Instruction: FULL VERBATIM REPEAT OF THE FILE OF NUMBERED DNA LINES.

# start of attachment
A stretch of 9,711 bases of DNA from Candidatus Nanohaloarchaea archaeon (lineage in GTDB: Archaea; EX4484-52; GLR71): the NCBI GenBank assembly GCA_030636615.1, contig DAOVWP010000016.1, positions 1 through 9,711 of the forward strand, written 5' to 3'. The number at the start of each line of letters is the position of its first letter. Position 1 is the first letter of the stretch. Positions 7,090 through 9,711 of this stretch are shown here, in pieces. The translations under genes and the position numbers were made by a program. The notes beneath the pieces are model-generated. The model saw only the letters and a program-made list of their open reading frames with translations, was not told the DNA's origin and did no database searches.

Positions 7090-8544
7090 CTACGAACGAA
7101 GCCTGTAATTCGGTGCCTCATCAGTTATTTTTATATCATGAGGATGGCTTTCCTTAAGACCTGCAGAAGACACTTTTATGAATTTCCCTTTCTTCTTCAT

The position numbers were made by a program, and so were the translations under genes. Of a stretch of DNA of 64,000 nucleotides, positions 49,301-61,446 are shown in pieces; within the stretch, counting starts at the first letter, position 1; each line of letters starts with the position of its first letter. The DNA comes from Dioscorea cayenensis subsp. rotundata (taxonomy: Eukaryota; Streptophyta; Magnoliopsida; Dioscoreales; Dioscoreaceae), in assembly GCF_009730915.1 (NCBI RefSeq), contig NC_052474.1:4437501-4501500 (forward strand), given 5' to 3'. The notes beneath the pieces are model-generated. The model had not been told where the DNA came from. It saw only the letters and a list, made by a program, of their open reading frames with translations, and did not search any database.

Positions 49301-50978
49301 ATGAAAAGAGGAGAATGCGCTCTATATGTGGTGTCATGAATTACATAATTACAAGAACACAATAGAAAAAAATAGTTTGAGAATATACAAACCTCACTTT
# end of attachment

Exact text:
A stretch of 9,711 bases of DNA from Candidatus Nanohaloarchaea archaeon (lineage in GTDB: Archaea; EX4484-52; GLR71): the NCBI GenBank assembly GCA_030636615.1, contig DAOVWP010000016.1, positions 1 through 9,711 of the forward strand, written 5' to 3'. The number at the start of each line of letters is the position of its first letter. Position 1 is the first letter of the stretch. Positions 7,090 through 9,711 of this stretch are shown here, in pieces. The translations under genes and the position numbers were made by a program. The notes beneath the pieces are model-generated. The model saw only the letters and a program-made list of their open reading frames with translations, was not told the DNA's origin and did no database searches.

Positions 7090-8544
7090 CTACGAACGAA
7101 GCCTGTAATTCGGTGCCTCATCAGTTATTTTTATATCATGAGGATGGCTTTCCTTAAGACCTGCAGAAGACACTTTTATGAATTTCCCTTTCTTCTTCAT

The position numbers were made by a program, and so were the translations under genes. Of a stretch of DNA of 64,000 nucleotides, positions 49,301-61,446 are shown in pieces; within the stretch, counting starts at the first letter, position 1; each line of letters starts with the position of its first letter. The DNA comes from Dioscorea cayenensis subsp. rotundata (taxonomy: Eukaryota; Streptophyta; Magnoliopsida; Dioscoreales; Dioscoreaceae), in assembly GCF_009730915.1 (NCBI RefSeq), contig NC_052474.1:4437501-4501500 (forward strand), given 5' to 3'. The notes beneath the pieces are model-generated. The model had not been told where the DNA came from. It saw only the letters and a list, made by a program, of their open reading frames with translations, and did not search any database.

Positions 49301-50978
49301 ATGAAAAGAGGAGAATGCGCTCTATATGTGGTGTCATGAATTACATAATTACAAGAACACAATAGAAAAAAATAGTTTGAGAATATACAAACCTCACTTT